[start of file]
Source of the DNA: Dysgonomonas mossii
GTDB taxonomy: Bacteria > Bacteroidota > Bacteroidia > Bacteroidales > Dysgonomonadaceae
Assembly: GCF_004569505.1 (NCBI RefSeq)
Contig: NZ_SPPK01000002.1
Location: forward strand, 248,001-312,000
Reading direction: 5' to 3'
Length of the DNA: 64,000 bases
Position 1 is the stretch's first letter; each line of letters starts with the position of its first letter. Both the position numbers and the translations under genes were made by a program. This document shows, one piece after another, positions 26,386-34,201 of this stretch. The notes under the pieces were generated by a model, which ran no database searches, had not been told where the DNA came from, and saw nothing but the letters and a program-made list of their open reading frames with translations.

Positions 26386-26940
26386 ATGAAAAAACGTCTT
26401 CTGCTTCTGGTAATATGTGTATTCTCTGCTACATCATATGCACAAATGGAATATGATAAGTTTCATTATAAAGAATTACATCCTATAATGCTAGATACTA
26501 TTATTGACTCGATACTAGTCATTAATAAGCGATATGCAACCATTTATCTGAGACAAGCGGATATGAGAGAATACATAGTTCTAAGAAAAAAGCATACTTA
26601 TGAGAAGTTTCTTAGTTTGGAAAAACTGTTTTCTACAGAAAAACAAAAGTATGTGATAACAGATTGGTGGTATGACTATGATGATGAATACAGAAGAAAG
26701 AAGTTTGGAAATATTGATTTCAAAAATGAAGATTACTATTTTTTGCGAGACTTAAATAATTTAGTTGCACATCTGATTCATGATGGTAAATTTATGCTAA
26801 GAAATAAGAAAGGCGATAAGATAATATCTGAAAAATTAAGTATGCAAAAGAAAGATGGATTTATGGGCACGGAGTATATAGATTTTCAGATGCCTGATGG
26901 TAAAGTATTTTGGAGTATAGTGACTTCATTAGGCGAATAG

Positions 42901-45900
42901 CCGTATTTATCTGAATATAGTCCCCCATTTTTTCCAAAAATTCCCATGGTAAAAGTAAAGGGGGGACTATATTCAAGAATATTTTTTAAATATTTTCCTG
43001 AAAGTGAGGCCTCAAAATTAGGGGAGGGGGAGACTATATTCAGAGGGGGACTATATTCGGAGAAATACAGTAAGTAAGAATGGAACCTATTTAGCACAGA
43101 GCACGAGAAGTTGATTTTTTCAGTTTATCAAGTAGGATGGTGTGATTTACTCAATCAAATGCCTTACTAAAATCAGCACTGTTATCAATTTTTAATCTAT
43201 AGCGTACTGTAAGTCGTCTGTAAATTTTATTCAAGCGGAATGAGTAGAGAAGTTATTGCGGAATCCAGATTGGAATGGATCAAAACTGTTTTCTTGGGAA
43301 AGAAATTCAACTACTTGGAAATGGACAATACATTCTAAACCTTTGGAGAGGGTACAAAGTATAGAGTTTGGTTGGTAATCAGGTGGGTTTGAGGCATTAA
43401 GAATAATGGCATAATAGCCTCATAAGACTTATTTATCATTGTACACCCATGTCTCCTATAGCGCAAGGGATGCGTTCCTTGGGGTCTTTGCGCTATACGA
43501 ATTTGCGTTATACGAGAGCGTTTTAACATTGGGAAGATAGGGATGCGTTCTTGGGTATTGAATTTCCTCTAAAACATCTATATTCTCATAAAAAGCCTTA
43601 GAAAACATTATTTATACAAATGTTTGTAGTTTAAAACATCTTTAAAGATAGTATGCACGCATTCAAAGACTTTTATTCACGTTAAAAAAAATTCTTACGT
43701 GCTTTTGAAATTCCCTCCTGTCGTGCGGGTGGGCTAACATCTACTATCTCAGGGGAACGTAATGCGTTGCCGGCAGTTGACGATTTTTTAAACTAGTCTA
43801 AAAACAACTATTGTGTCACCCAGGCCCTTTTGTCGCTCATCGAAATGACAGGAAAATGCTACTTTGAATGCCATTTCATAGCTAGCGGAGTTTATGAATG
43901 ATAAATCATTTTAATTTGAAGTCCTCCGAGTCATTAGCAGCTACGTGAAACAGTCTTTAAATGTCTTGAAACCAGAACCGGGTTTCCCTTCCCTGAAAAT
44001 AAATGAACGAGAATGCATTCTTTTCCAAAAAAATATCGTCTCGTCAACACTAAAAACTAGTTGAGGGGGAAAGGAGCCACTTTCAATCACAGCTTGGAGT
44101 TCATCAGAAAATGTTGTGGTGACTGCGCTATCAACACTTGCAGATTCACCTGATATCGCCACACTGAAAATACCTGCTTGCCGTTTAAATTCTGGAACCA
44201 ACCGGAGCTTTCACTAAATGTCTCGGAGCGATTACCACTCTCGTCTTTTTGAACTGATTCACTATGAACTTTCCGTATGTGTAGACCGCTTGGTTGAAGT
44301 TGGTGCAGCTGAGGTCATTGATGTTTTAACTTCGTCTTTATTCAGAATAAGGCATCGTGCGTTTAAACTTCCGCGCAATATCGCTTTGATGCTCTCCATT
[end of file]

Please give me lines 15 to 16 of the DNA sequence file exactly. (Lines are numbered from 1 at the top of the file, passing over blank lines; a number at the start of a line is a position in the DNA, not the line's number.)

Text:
26801 GAAATAAGAAAGGCGATAAGATAATATCTGAAAAATTAAGTATGCAAAAGAAAGATGGATTTATGGGCACGGAGTATATAGATTTTCAGATGCCTGATGG
26901 TAAAGTATTTTGGAGTATAGTGACTTCATTAGGCGAATAG